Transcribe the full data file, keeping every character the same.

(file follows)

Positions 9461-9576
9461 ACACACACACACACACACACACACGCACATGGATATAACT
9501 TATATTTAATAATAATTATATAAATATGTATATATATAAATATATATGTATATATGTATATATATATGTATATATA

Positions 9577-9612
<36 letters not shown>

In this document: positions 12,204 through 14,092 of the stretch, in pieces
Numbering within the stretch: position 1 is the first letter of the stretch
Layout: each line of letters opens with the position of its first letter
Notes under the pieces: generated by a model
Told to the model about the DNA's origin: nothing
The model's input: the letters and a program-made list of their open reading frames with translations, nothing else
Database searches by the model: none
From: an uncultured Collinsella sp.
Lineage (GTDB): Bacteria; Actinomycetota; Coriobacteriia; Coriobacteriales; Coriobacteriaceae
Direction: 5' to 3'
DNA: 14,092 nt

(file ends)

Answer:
Positions 9461-9576
9461 ACACACACACACACACACACACACGCACATGGATATAACT
9501 TATATTTAATAATAATTATATAAATATGTATATATATAAATATATATGTATATATGTATATATATATGTATATATA

Positions 9577-9612
<36 letters not shown>

In this document: positions 12,204 through 14,092 of the stretch, in pieces
Numbering within the stretch: position 1 is the first letter of the stretch
Layout: each line of letters opens with the position of its first letter
Notes under the pieces: generated by a model
Told to the model about the DNA's origin: nothing
The model's input: the letters and a program-made list of their open reading frames with translations, nothing else
Database searches by the model: none
From: an uncultured Collinsella sp.
Lineage (GTDB): Bacteria; Actinomycetota; Coriobacteriia; Coriobacteriales; Coriobacteriaceae
Direction: 5' to 3'
DNA: 14,092 nt